To write copy that will generate the maximum volume of sales for your product, you need to know as much as possible about your product and about your customers.
How To Research Your Sales Copy
The first step in writing good sales copy is research.
You have to fully understand the product you’re going to be writing about.
And you have to know who your target customers are.
In fact, there are four essentials you MUST be clear about before you even begin writing your sales copy.
- Your product’s features
- The benefits your product can give your customers
- Who your customers are, and
- Why they will want to buy your product
What Are The Features of Your Product?
Everything starts with your product. Or more to be more precise, with the features of your product.
You won’t actually be selling your product via the features themselves. What you will be doing is to sell the BENEFITS of those features to the customers.
This is because people always care more about benefits than they do about features. Benefits are the real reasons people buy products.
So to get to the benefits of what you are selling we first need to list all the features of the product.
If you’re the manufacturer or creator of the product or service, chances are you already know your product’s features inside and out.
In this case it should be an easy matter to list the features, explain how the product works, and what it does. And you’ll most likely be familiar with the benefits your product provides to your customers.
If it’s a third-party product then you may need to spend more time on this task. Perhaps see the product demonstrated and get hold of a sample copy. Also make sure you read all the product literature.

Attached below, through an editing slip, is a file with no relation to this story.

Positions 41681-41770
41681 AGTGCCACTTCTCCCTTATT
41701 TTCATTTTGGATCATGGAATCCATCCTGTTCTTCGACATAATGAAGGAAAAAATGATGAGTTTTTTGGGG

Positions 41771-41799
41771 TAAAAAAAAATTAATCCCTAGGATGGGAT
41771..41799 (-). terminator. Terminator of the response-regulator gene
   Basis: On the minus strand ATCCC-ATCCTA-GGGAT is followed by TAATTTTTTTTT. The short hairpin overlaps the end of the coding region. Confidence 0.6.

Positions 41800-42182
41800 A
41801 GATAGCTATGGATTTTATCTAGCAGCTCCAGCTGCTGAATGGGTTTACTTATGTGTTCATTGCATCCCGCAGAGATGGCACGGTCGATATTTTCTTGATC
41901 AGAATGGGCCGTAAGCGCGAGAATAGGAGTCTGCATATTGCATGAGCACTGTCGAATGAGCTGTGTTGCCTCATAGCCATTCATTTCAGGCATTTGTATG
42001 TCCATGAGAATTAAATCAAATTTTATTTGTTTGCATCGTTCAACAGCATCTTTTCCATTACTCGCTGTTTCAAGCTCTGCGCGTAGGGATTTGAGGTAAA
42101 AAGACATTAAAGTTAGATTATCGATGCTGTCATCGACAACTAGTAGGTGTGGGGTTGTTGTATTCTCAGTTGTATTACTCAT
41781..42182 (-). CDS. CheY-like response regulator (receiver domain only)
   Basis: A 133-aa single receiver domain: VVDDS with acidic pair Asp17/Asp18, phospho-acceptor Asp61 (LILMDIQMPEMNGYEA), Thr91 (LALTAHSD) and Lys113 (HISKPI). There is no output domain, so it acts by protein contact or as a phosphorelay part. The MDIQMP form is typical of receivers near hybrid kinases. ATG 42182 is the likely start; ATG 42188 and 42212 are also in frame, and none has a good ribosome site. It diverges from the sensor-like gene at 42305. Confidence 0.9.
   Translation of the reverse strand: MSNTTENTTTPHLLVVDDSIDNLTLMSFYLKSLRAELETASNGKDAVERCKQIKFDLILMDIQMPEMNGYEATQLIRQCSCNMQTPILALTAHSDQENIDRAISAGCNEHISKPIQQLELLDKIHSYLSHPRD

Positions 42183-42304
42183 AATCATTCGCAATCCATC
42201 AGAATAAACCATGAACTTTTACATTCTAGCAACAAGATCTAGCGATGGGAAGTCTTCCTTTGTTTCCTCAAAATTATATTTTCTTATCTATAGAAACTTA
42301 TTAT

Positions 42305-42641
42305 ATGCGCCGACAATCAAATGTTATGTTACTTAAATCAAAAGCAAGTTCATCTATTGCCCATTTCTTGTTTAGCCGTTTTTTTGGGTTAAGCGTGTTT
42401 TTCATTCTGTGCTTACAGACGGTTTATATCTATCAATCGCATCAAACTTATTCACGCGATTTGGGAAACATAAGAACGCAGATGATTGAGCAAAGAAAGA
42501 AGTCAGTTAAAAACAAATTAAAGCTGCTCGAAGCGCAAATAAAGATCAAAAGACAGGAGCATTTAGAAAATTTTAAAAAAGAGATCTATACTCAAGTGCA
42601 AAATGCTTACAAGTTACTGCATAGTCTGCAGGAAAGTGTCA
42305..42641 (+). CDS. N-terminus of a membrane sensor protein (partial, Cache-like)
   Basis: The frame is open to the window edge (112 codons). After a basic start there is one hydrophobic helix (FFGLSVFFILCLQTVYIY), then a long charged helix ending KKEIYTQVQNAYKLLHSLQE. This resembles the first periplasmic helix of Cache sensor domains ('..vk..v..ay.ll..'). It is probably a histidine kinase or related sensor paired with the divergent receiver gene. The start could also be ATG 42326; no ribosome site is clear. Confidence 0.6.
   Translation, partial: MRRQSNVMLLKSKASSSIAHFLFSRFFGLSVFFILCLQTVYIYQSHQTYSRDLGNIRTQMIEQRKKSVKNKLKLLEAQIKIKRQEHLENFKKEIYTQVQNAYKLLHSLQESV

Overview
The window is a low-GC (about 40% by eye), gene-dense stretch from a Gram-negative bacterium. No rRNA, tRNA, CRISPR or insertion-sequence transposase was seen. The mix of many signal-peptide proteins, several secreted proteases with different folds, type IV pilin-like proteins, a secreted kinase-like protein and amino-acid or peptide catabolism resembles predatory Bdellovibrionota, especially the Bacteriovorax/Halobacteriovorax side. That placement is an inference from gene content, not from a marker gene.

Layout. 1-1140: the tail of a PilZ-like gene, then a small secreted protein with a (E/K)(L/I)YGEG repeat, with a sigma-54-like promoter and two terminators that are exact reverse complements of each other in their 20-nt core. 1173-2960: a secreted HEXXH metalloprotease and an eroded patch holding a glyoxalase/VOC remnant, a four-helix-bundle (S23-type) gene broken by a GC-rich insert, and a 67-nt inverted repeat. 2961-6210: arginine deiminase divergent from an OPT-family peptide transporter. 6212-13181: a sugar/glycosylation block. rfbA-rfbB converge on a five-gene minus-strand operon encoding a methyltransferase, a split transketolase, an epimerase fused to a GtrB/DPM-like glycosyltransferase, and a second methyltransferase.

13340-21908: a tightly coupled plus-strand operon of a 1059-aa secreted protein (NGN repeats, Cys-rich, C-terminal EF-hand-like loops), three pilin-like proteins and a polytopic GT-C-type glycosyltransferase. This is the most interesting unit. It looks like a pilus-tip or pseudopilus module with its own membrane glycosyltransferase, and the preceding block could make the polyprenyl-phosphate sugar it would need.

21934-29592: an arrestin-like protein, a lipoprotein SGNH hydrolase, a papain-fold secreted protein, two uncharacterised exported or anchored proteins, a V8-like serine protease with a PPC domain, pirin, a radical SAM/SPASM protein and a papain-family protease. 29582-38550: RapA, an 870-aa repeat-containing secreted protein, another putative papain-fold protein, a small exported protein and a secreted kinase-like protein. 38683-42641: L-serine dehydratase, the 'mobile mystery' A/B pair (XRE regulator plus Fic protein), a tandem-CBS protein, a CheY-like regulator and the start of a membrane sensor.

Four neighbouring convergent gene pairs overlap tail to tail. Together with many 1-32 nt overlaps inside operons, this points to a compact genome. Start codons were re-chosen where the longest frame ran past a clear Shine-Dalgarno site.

You must also decide which of those features are the most important or unique to your product versus the products of the competition.
This will enable you to identify a USP or unique selling proposition for the product. A USP is something unique about your product which your competitor products don’t have.
What Are The Benefits of Your Product?
The next step: work out the benefits to the customer that derive from the features of the product.
Some of the features may have more than one benefit for the customer.
Some benefits may only be of use to some customers, and less to others, depending upon their specific needs.
You might also find that some features you thought offered benefits to customers are actually of little or no real benefit to your customers in practice.
Just note them all down.
It’s sometimes hard to work out all the benefits for all the features.
A technique I find useful is to ask questions. For example: what is the problem the product can solve, and how does the feature help the customer?
Features are the technical aspects of the product, whilst the benefits are what these features can actually achieve for the customer. They tell you where the value is.
Who Are Your Customers?
Next identify exactly for whom the product is intended. Who are the customers?
You need to know this because how you write your sales copy depends whom you are selling to. Who your customers are determine how you need to talk to them, what aspects will need emphasizing and how you can best encourage them to buy.
Different groups of consumers have different priorities, expectations and requirements. You need to take these differences into account in how you write your sales copy.
You need to know the answers to these questions:
Who is currently buying your product?
What are the characteristics of your customers? This means things like age, sex, income, location, and so on.
Who do you want to sell the product to? And do you want to increase sales to this same group, or do you want to sell to a new different group of customers?
What Do Customers Like Most About Your Product?
What do your current customers like most about your product?
What are the rational reasons customers give for buying the product?
And what are the irrational, more hidden, subconscious reasons why they buy?
Why did they buy in the first place, and why do they keep coming back?
There can be many reasons. For example, status associated with owning or using the product, competitive price, having a respected, authoritative brand, image, brand snobbery, a particular product feature that delivers a strong benefit, and so on.
It’s important to get this information because it’s one of the keys to writing sales copy that will convert well.
So, once you’ve done all the above research you will have a good idea of
- The features and benefits of the product
- The single most important benefit for the majority of your customers
- Who your customers are
- Why your customers buy the product, and,
- The biggest single reason your customers buy